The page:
‘I’m afraid you’ve had a rotten time,’ she said. ‘I’m dreadfully sorry.’

  诺拉不由得一惊,双颊蓦地绯红。

She seemed about to go on, but she stopped, and again he waited. At length she seemed to force herself to speak.

  "你恐怕过了好长一段很不顺心的日子,"她说,"我太对不起你了。"

‘I’m engaged to be married to Mr. Kingsford.’

  她看样子想继续往下讲,但又戛然打住话头。菲利普只得耐住性子等着。最后她像是强迫自己说话似的。

‘Why didn’t you tell me at once?’ he cried. ‘You needn’t have allowed me to humiliate myself before you.’

  "我已经同金斯福德先生订婚了。"

‘I’m sorry, I couldn’t stop you.... I met him soon after you’—she seemed to search for an expression that should not wound him—‘told me your friend had come back. I was very wretched for a bit, he was extremely kind to me. He knew someone had made me suffer, of course he doesn’t know it was you, and I don’t know what I should have done without him. And suddenly I felt I couldn’t go on working, working, working; I was so tired, I felt so ill. I told him about my husband. He offered to give me the money to get my divorce if I would marry him as soon as I could. He had a very good job, and it wouldn’t be necessary for me to do anything unless I wanted to. He was so fond of me and so anxious to take care of me. I was awfully touched. And now I’m very, very fond of him.’

  "你为何不一开始就告诉我呢?"菲利普不禁嚷了起来,"你完全不必让我在你而前出自己的洋相嘛!"

‘Have you got your divorce then?’ asked Philip.

  "对不起,我是不忍打断你的话啊……你告诉我说你的朋友又回到了你的身边后不久,我就遇上了他--"她似乎在竭力搜寻不使菲利普伤心的词儿--"我难过了好一阵于,可他又待我非常好。他知道有人伤了我的心,当然他不了解此人就是你。要没有他,日子还真不知怎么过呢。突然间,我觉得我总不能老是这样子没完没了的干啊,干啊,干啊;我疲劳极了,觉得身体很不好。我把我丈夫的事儿告诉了他。要是我答应尽快同他结婚,他愿意给我笔钱去同我丈夫办理离婚手续。他有个好差使,因此我不必事事都去张罗,除非我想这么干。他非常喜欢我,而且还急于来照料我,这深深地打动了我的心。眼下我也非常喜欢他。"

‘I’ve got the decree nisi. It’ll be made absolute in July, and then we are going to be married at once.’

  "那么离婚手续办妥了没有?"

For some time Philip did not say anything.

  "离婚判决书已经拿到了,不过要等到七月才能生效。一到七月我们就立即结婚。"

‘I wish I hadn’t made such a fool of myself,’ he muttered at length.

  有好一会儿,菲利普默然不语。

He was thinking of his long, humiliating confession. She looked at him curiously.

  "但愿我没出自己的丑,"他最后喃喃地说。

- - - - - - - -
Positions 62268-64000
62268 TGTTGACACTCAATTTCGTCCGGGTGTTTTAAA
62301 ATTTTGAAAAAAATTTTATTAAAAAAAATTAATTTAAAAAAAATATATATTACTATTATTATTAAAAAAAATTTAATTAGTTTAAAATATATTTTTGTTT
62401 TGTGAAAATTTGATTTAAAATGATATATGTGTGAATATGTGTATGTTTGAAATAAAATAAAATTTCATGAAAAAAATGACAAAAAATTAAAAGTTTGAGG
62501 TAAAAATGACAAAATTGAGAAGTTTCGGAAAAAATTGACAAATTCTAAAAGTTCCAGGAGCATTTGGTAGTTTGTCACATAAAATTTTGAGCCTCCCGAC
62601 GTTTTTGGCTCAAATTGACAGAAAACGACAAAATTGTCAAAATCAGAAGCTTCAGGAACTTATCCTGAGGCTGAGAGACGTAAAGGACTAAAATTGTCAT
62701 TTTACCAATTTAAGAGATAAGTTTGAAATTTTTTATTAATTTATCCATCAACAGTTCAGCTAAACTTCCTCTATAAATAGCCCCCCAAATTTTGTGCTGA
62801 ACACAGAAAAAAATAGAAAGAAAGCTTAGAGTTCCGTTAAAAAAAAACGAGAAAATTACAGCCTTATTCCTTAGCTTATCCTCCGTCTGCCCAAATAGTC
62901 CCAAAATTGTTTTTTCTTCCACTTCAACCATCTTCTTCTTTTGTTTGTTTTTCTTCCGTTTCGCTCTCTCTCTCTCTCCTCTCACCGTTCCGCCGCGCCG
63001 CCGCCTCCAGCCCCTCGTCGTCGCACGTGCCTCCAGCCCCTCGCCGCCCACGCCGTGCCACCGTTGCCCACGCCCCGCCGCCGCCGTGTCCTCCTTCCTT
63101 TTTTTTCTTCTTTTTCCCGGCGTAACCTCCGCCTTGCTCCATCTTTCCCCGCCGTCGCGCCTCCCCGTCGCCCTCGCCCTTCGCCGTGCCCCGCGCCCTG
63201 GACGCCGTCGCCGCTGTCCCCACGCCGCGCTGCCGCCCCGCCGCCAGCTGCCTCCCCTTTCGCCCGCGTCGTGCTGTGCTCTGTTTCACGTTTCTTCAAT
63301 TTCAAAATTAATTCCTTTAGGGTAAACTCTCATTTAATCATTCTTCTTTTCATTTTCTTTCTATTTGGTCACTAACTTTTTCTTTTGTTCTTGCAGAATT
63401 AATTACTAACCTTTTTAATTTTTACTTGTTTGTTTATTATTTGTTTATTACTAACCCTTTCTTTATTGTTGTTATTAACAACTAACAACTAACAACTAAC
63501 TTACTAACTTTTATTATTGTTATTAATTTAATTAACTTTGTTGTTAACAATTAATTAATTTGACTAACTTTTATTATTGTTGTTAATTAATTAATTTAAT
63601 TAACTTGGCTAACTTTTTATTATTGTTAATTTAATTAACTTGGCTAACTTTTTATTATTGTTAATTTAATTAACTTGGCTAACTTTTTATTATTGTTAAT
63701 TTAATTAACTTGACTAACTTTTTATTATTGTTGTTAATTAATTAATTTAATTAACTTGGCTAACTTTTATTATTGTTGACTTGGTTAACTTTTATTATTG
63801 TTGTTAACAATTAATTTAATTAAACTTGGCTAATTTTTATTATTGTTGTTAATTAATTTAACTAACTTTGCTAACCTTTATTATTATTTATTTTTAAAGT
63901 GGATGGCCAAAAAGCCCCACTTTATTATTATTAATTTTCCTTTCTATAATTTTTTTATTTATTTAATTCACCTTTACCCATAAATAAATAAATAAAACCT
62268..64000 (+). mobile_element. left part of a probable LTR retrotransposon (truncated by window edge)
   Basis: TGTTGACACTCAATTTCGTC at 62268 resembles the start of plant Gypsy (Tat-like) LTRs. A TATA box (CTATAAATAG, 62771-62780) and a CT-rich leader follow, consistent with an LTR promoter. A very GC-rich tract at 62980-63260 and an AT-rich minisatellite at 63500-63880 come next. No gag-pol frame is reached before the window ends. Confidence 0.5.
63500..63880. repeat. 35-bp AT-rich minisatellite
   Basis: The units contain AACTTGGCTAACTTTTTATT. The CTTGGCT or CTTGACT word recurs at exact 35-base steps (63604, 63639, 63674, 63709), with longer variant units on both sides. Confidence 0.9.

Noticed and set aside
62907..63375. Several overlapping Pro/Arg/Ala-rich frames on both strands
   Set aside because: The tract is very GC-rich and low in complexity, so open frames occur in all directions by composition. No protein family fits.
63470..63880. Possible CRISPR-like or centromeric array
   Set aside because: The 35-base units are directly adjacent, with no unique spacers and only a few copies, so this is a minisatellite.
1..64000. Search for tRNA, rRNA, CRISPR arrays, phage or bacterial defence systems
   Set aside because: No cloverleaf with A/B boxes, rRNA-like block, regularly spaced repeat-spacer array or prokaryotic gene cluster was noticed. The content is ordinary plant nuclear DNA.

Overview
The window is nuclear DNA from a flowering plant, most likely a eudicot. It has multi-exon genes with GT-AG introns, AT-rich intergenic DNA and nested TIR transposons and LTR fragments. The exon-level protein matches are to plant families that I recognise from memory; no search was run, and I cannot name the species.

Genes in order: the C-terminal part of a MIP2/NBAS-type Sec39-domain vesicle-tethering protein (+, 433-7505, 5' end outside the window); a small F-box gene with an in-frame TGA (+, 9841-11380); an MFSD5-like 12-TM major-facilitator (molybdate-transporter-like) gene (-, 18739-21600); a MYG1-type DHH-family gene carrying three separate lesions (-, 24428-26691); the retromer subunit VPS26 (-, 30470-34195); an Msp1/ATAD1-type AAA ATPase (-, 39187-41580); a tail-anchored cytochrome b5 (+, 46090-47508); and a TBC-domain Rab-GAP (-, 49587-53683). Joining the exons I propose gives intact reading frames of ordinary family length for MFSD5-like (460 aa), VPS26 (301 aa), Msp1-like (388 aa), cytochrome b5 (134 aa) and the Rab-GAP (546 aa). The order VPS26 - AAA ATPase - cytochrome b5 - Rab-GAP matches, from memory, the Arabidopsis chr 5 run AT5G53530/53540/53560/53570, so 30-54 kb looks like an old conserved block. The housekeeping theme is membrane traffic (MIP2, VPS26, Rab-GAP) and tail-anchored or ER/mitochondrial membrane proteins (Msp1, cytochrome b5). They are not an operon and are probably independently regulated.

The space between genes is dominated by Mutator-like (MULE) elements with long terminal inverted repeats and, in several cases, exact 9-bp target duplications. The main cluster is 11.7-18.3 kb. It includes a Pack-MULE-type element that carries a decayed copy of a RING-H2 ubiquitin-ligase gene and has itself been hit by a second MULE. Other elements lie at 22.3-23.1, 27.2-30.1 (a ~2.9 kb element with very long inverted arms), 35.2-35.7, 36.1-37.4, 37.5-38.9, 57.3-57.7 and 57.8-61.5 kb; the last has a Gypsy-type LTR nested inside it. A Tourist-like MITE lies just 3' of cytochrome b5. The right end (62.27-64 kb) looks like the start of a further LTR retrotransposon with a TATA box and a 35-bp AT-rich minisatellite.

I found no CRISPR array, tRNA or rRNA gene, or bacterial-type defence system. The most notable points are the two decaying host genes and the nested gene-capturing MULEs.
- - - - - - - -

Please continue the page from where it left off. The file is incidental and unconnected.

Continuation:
‘You were never really in love with me,’ she said.

  此时,他在回味着自己那番长长的、出乖露丑的自白。诺拉用好奇的目光注视着他。

‘It’s not very pleasant being in love.’

  "你从来就没有正正经经受过我,"诺拉说。

But he was always able to recover himself quickly, and, getting up now and holding out his hand, he said:

  "堕入情网不是件令人很愉快的事儿。"

‘I hope you’ll be very happy. After all, it’s the best thing that could have happened to you.’

  不过,菲利普一向能很快使自己镇静下来。他站了起来,向诺拉伸出手去。这当儿,他嘴里说道:

She looked a little wistfully at him as she took his hand and held it.

  "我希望你生活幸福。无论如何,这对你来说是件最好不过的事情。"

‘You’ll come and see me again, won’t you?’ she asked.

  诺拉拉起菲利普的手握着,不无依恋地凝视着菲利普。

‘No,’ he said, shaking his head. ‘It would make me too envious to see you happy.’

  "你会再来看我的,不是吗?"诺拉问了一声。

He walked slowly away from her house. After all she was right when she said he had never loved her. He was disappointed, irritated even, but his vanity was more affected than his heart. He knew that himself. And presently he grew conscious that the gods had played a very good practical joke on him, and he laughed at himself mirthlessly. It is not very comfortable to have the gift of being amused at one’s own absurdity.

  "不会再来了,"菲利普边说边摇头,"看到你很幸福,我会吃醋的。"

  菲利普踏着缓慢的步子离开了诺拉的寓所。不管怎么说,诺拉说他从来就没有爱过她,这话是说对了。他感到失望,甚至还有些儿忿然,不过与其说他伤心,还不如说是他的虚荣心受到了损伤。对此,他自己肚子里有数。这时,他渐渐意识到上帝跟自己开了个不大不小的玩笑,不由得噙着悲泪嘲笑起自己来了。借嘲笑自己的荒唐行为而自娱的滋味可不是好受的啊!